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The political views and scary information reflected by Chinese cartoons about genetically modification

Prof. Wang Guoyan's science communication team of Soochow University researched cartoons on Chinese genetical modification (GM).  They found that topics on GM in China peaked from 2013 to 2016 when controversies on GM food fueled the spread of political conspiracy theories. GM cartoons in China reflect strong political views and contain scary information. The findings and opinions presented in this article have been published on  Public Understanding of Science . The study analyzed 257 GM cartoons that appeared on the Internet in China from 2012 to May 2018. Only 19 new cartoons were added after a retrieval conducted in August 2020. The findings showed that the number of China's GM cartoons is consistent with the Baidu Media Index on the headline news about GM. The hottest GM events, e.g., the debate between Cui Yongyuan and Fang Zhouzi and the “Golden Rice” incident that lasted from the end of 2012 to 2016, generated enormous media attention and public opinion, resulting in
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Your Chance of Finding Quality Scientific Information on Google Depends on the Language You Search In

The language divide in scientific information available to Internet users  Choose your language: Hebrew Arabic We are often told that nowadays, all the world's knowledge is available at our fingertips – just a quick Google search away. But what happens when users search for information in their own language? For example, when searching for a scientific term, do search engines provide English-, Hebrew- and Arabic-speaking students with the same level of access to quality scientific information? This question is addressed by a new study, conducted at the Technion and recently published in Public Understanding of Science. The study found that search results for terms in English are of better quality than those provided for equivalent terms in Hebrew and Arabic. Additionally, most of the differences between the languages pertained to pedagogical aspects of quality, that is, the extent to which the content was geared towards young users, rather than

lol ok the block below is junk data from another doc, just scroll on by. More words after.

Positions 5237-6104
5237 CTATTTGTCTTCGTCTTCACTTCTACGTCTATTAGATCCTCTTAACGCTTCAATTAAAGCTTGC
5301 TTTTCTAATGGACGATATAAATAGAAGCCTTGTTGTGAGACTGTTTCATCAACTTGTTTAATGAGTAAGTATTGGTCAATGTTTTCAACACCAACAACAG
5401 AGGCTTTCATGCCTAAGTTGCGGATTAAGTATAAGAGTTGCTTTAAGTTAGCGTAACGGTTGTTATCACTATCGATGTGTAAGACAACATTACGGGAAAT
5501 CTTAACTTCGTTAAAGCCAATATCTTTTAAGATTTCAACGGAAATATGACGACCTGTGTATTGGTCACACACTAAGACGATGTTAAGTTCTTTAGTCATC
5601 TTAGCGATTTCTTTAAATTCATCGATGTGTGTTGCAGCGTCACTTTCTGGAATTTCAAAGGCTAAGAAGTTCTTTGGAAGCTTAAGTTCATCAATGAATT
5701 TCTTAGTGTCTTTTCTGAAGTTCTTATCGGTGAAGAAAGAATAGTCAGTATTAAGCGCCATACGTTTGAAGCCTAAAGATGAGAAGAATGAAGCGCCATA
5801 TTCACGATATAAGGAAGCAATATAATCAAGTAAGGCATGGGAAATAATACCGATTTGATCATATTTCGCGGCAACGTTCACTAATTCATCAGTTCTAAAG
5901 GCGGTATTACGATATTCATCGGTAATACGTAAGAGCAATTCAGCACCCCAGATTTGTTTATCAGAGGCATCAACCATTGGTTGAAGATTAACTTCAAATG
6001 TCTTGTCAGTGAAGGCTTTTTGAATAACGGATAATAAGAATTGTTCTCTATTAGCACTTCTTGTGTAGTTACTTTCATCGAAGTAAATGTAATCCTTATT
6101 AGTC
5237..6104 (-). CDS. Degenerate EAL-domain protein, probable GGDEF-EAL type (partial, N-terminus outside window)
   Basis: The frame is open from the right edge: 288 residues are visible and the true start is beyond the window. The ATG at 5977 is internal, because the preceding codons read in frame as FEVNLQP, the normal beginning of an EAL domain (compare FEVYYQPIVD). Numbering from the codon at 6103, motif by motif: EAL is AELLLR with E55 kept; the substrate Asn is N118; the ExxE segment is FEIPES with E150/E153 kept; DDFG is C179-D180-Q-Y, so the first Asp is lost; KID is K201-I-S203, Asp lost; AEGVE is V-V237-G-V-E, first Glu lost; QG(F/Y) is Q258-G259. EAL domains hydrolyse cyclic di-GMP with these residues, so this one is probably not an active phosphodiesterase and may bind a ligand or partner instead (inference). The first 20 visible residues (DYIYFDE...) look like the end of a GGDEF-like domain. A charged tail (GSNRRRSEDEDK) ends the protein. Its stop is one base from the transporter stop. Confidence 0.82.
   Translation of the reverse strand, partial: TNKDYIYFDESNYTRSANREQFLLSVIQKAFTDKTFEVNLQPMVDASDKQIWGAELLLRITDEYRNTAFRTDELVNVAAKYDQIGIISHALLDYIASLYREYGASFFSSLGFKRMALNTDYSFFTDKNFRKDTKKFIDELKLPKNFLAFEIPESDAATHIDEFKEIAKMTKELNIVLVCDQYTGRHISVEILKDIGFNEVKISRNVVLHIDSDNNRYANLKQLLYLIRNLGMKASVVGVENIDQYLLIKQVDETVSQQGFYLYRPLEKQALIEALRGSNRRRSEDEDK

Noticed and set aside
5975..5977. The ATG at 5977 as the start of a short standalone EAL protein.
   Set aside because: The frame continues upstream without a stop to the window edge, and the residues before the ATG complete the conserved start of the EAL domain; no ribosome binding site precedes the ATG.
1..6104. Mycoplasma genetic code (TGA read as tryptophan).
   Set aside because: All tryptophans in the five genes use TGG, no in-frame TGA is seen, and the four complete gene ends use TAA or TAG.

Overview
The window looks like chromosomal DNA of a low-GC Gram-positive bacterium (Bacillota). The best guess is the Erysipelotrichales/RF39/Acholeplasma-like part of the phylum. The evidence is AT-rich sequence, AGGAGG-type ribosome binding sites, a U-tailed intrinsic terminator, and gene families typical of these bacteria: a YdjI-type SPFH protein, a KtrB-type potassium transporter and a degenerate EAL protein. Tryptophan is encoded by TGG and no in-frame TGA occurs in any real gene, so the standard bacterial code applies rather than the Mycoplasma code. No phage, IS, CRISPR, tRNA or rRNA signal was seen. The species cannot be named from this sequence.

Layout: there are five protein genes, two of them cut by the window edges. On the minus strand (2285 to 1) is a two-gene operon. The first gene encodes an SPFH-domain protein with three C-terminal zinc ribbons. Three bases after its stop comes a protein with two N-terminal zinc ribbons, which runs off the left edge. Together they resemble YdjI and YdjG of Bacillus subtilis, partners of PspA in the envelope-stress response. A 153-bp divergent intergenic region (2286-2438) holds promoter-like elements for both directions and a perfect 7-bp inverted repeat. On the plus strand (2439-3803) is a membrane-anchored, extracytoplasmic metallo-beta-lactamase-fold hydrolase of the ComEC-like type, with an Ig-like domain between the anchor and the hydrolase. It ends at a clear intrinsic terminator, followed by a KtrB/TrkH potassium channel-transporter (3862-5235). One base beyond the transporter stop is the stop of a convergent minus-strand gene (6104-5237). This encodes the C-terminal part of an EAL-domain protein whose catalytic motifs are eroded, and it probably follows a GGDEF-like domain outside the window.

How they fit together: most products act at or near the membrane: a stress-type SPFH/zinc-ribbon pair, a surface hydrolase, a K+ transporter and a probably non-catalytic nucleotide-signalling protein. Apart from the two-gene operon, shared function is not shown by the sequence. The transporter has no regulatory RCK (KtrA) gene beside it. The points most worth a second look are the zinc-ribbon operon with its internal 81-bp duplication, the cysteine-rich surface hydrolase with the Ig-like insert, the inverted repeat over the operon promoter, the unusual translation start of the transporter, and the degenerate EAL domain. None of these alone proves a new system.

Science outreach through social media: an experience from Colombia

By Sofía Villa Instagram, Twitter, Youtube, and now Tiktok are becoming strong platforms for communicating science. Nevertheless, the most visible science influencers are Northamerican publishing content in English. To explore new perspectives for science in social media, we talked with Astromaiky, a Colombian astrophysicist who started a career as a science influencer. Throughout his profiles on Instagram (1.400 followers) and Tiktok (13.500 followers), he is building an environment to share science with short videos about physics, climate change, teaching, and astrophysics, engaging the public with fun and creativity. We talked with Astromaiky about beginning a career as a scientific influencer and about engaging with young people using social media. Why did you start doing science outreach on social networks? Because I wanted to reach people and make them like science a little bit the way I like it.  That's why I tried to start with Youtube, which I already knew, but I fell i

Diverse public in Africa: the main challenge for Scicomm